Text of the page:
Bob’s DU Duck Barbecue

My good friend and hunting partner, Bob Smallman taught me a new angle on barbecued duck. He call’s it DU teal as he claims he learned it from a recipe created by Duck Unlimited. However, it is so basic that probably many people have recreated it over time.

Here’s how it goes: Shoot a teal (or other duck) and have your dog retrieve it.

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Admire the bird, take a photo and treat it with respect.

Brett with mixed blind from blind f, 1-19-19

Pluck the bird (s) with care, removing as many pin feathers as possible. Remove head, wings and feet. Then slice down the breastbone and filet each side of the bird, keeping only the breast and leg on each side.

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The good news is you don’t have to get messy. The intestines stay inside the bird.

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What you have now is almost 100% meat.  Season with your favorites.

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These are my go-to seasonings. Heat the (gas) barbecue to 400 degrees. Marinate the filets in vinegar, oil and seasonings. Flop them onto the red-hot grill for 2 or 3 minutes. They will flame up nicely. Flip them over for 1 or 2 minutes depending upon how well done you want them. Be careful. They cook very quickly.

Remove them from the grill. They should look something like this.

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Can’t beat this. You will not find any pinfeathers as any that were there are now burned off. I’m hungrey.

 

 

 

 

 

 

 

 

For Devil’s Garden (M9) (A27) Hunters

Having hunted the M9 hunt twice, I have a general feel for this hunt. I’ve not killed a buck on the M9 trips, but I’ve seen and photographed a bunch of deer. Maybe I  should have shot at one or two of them, but I chose not to.

Here’s an update for 2019. Looks like the weather is going to be warm and clear during at least the first half of the season, which closes on November 10. It appears to me that the deer leave the northeastern portion of the X2 zone about this time of the year. However, it is unclear to me if the larger bucks wait and migrate as the heavier winter storms hit.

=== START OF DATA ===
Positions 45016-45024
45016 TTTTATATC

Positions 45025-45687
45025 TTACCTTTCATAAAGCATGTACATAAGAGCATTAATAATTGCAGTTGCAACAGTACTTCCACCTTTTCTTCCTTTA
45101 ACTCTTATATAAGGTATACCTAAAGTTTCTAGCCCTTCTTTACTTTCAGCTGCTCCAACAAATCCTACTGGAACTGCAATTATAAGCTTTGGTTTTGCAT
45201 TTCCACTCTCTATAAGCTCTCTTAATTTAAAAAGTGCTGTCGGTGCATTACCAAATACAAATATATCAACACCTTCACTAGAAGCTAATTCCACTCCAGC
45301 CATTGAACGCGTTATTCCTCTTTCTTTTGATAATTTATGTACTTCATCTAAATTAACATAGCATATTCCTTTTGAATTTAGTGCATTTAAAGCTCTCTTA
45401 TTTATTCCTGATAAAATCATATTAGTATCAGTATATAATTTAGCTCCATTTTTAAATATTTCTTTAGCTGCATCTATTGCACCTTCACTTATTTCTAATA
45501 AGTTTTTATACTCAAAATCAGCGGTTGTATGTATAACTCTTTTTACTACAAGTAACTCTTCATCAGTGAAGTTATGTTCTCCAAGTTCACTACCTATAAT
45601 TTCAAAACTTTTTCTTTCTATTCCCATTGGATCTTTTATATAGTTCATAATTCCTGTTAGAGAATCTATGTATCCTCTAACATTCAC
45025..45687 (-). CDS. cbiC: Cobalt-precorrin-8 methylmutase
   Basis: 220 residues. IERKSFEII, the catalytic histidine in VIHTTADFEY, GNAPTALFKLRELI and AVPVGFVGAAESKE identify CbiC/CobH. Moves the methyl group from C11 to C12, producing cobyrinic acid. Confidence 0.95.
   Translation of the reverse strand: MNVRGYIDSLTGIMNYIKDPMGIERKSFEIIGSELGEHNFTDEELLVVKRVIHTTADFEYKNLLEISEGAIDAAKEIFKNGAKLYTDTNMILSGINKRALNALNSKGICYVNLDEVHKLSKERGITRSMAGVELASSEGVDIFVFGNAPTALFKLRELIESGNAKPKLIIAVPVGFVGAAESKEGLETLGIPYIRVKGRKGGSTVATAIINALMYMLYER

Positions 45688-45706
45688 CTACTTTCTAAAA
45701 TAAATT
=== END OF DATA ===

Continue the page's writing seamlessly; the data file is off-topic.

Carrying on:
I’ve not found the largest X2 bucks in the areas with the most does on my two hunts. I know there are larger bucks because I’ve seen them during summer trips to the area northeast of Crowder Flat.

During the 2017 early archery season, I saw numerous bucks larger that I’ve found during the M9 hunt. And, the general rifle hunt pressures those big bucks so they stick to heavy cover.

Therefore, I’d suggest that a trophy hunter (I mean looking for something like a 26+ inch buck with all the goodies), should hunt the area inside the M9 boundary just west of Crowder Flat to intercept the largest bucks if and when they move. That’s just a suggestion and I wouldn’t spend my entire hunt working that angle.

IMG_3106 2016 Doyle buck

This 2016 M3 buck is by far my biggest California buck. I’d call a buck like him a genuine shooter buck. But, some people would pass him up. He’s 28 inches wide and 18 inches tall.

If you’re willing to go home empty handed because you didn’t find that trophy, I’d not hunt where the does are because that’s where most of the hunters will be. There’s plenty of habitat in the northern half of the M9 zone where the big bucks can stay safe and if you hunt them you won’t be seeing a lot of deer, but you may find a loner buck that fulfills your dream.

If you’re not a trophy hunter or you’ve never killed a 4×4 mule deer, but you’d like to be successful on a nice buck (something like a 20-22 inch 4×4), I’d hunt the area with the most does. That would be the southern end of the M9 zone in timbered areas between Mowitz Road and Deer Hill. And, that doesn’t mean you can’t kill a monster in that area.

That southern area is where I’ve seen the largest concentration of deer, including many medium sized bucks. Here are some of them:

Just my opinion, but it is based upon experience

Round Valley – Returning to a Place I’ve Never Been Before

How do you return to a place where you’ve never been?

No. If you’ve never been there, you can’t return. But you can go to a place which you’ve interacted with many times over a long period of time. It’s possible to feel like you’ve been there even though you haven’t even been close.

That’s the way it is with me and Round Valley, located just a few miles west of Bishop, California. That’s south of Crowley Reservoir and in the northwest corner of the Owen’s Valley.